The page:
Trump has nakedly appealed to racism to a degree not seen since the days of George Wallace. He has characterized Mexican immigrants as murderers and rapists and presented mass deportation as a panacea for crime and unemployment. He has proposed an unconstitutional ban on Muslims entering the country, which plays straight into the hands of ISIS and other extremists that want to portray the West as an implacable foe of all Islam. He spreads false crime statistics from white supremacists, uses antisemitic imagery, cribs from hoary old antisemitic rhetoric about “international bankers” colluding to secretly rule the world, and basks in the adulation of white nationalists and conspiracy theorists. He wouldn’t even denounce the KKK on TV when told that they (and Klansman politician David Duke) supported him, until after considerable public pressure — which a prominent white supremacist blogger interpreted as a subtle signal of support.

His misogyny was well documented even before the infamous 2005 Billy Bush “hot mic” tape surfaced. Eleven women have now come forward accusing him of the very same behavior he boasted of on tape. He’s responded by ranting repeatedly about how they’re liars and too ugly to assault. His first wife, Ivana, has also accused him of raping her after an argument, and a trial date has recently been set for his alleged rape of a 13-year-old girl at one of billionaire convicted pedophile Jeffrey Epstein’s parties.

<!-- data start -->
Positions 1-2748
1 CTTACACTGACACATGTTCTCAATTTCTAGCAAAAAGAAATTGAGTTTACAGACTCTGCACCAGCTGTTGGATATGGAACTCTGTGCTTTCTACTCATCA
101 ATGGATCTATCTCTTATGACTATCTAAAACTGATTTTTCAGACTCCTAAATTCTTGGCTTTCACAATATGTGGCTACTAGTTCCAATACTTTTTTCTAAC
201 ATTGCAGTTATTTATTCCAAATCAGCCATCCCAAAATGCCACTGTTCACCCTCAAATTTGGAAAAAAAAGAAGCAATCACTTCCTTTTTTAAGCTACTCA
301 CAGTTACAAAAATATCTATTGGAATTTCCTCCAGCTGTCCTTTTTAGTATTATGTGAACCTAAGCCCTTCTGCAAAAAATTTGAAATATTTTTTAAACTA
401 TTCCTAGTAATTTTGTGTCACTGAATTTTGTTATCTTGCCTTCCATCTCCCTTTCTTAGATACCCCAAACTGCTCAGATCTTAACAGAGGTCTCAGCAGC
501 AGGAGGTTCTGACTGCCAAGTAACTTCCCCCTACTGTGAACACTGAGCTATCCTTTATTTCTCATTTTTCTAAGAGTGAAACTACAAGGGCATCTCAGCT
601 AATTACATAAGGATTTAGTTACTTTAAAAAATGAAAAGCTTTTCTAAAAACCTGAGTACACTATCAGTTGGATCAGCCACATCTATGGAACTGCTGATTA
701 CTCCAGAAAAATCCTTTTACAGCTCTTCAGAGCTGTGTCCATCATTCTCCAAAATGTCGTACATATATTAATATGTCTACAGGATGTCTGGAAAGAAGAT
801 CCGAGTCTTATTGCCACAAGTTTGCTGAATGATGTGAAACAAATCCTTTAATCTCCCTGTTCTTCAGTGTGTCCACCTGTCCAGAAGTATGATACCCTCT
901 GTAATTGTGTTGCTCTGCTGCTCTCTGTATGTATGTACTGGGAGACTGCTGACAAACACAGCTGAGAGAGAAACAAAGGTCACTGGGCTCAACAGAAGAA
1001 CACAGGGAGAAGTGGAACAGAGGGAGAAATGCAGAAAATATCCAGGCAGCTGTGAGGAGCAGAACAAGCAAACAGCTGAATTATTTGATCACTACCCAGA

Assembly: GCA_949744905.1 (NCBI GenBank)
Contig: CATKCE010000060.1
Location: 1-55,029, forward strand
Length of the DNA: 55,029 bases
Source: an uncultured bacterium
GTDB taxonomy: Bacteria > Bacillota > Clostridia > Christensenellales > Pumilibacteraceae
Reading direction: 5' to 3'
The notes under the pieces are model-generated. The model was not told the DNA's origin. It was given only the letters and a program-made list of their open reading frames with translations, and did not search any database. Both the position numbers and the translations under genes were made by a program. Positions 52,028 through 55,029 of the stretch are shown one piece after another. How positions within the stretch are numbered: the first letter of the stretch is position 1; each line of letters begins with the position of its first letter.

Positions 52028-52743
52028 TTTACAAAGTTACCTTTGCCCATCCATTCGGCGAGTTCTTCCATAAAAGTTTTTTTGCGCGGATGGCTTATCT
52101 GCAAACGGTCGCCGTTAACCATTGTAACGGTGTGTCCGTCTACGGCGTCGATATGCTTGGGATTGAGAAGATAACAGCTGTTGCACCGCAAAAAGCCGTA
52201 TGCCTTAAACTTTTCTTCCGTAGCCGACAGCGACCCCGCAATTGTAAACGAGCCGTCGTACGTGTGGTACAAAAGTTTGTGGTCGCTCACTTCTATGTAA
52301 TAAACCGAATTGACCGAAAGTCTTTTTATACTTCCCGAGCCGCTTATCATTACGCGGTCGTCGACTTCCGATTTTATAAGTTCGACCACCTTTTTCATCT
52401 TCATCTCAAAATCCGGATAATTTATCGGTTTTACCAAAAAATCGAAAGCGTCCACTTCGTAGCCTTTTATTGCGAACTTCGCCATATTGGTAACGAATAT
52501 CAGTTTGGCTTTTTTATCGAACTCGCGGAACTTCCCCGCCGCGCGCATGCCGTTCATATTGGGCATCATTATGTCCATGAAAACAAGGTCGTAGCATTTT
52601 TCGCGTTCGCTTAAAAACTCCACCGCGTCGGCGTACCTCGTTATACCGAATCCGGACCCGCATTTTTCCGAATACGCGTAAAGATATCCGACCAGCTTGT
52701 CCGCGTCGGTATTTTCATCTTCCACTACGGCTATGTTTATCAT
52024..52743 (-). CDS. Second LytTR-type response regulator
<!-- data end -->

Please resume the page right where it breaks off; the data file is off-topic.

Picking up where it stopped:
Most terrifying of all: it appears he has casually asked why we can’t use nuclear weapons, even though he doesn’t even know anything about nuclear strategy. This from an impulsive, vindictive, undisciplined man who’s proudly lacking in self-control.

But particularly relevant to writers is his hostility toward freedom of expression — as the Committee to Protect Journalists has recognized. He wants to expand libel laws so that he can sue journalists who criticize him, just as he’s threatening to sue all his accusers. When Saturday Night Live mocked him, as they do with every major presidential candidate, he pouted on Twitter that the show was “rigging the election” and should be canceled. He told supporters at one rally that he was going to “stop” the “sick media” in some unspecified manner.

His supporters form online hate mobs to send harassing messages, violent threats, and vicious Photoshopped images to Trump’s critics, especially African-American and Jewish ones. Trump responded to his supporters sending a Jewish journalist Photoshopped images of herself in a concentration camp with “I don’t have a message to the fans. The woman wrote an article that was inaccurate.” At rallies, his fans scream at the press, sometimes until reporters have to be escorted out for their own safety.

He frequently expresses admiration for Vladimir Putin, whose regime has had punk rock musicians imprisoned for performing a song that mocked him and during whose rule journalists have been murdered with shocking frequency.